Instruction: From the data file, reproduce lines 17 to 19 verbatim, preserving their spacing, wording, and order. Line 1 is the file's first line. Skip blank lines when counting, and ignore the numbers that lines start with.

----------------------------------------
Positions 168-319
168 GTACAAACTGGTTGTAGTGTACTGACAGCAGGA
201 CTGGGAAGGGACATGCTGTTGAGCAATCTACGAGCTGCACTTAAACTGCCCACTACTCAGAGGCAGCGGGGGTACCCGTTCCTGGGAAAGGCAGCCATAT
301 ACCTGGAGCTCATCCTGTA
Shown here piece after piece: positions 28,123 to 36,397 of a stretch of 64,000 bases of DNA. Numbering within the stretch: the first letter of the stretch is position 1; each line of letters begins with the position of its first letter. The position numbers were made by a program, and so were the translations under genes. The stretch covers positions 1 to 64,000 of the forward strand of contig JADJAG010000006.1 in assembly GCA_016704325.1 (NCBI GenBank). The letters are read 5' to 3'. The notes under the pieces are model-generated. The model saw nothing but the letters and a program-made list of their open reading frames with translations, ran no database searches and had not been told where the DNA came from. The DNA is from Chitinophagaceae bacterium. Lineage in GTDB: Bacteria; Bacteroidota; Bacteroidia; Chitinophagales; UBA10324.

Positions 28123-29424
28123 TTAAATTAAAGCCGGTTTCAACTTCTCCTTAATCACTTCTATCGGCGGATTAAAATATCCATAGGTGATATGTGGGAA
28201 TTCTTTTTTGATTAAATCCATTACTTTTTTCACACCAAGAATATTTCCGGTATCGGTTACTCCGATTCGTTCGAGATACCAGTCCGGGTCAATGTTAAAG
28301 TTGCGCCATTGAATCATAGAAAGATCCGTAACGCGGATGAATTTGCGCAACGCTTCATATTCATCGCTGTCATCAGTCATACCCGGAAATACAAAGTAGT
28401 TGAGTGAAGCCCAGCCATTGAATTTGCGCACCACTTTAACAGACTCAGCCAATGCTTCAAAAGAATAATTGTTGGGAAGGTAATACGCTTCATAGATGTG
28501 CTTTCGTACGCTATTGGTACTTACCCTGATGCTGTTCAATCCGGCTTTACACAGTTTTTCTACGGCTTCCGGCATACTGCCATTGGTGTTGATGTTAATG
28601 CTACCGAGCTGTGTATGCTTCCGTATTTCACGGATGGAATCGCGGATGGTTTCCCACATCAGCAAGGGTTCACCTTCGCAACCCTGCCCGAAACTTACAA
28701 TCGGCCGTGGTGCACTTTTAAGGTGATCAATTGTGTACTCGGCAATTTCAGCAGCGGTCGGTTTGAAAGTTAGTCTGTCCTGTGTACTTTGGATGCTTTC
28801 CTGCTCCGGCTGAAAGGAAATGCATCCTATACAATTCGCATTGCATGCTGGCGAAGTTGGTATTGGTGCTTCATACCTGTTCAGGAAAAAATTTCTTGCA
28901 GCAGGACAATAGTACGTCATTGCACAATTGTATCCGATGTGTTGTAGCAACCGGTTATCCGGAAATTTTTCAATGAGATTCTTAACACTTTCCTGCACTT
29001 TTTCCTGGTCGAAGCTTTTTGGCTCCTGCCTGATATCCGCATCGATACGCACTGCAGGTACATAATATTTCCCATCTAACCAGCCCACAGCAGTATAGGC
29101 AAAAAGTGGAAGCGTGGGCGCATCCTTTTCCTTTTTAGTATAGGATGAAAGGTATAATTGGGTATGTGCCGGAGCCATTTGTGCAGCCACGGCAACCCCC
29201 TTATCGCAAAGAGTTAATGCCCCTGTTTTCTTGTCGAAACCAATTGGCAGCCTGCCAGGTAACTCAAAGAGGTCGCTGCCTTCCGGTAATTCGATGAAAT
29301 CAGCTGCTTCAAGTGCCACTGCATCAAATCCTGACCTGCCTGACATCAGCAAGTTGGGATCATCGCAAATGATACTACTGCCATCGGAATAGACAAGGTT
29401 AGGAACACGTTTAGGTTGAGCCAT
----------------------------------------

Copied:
29101 AAAAAGTGGAAGCGTGGGCGCATCCTTTTCCTTTTTAGTATAGGATGAAAGGTATAATTGGGTATGTGCCGGAGCCATTTGTGCAGCCACGGCAACCCCC
29201 TTATCGCAAAGAGTTAATGCCCCTGTTTTCTTGTCGAAACCAATTGGCAGCCTGCCAGGTAACTCAAAGAGGTCGCTGCCTTCCGGTAATTCGATGAAAT
29301 CAGCTGCTTCAAGTGCCACTGCATCAAATCCTGACCTGCCTGACATCAGCAAGTTGGGATCATCGCAAATGATACTACTGCCATCGGAATAGACAAGGTT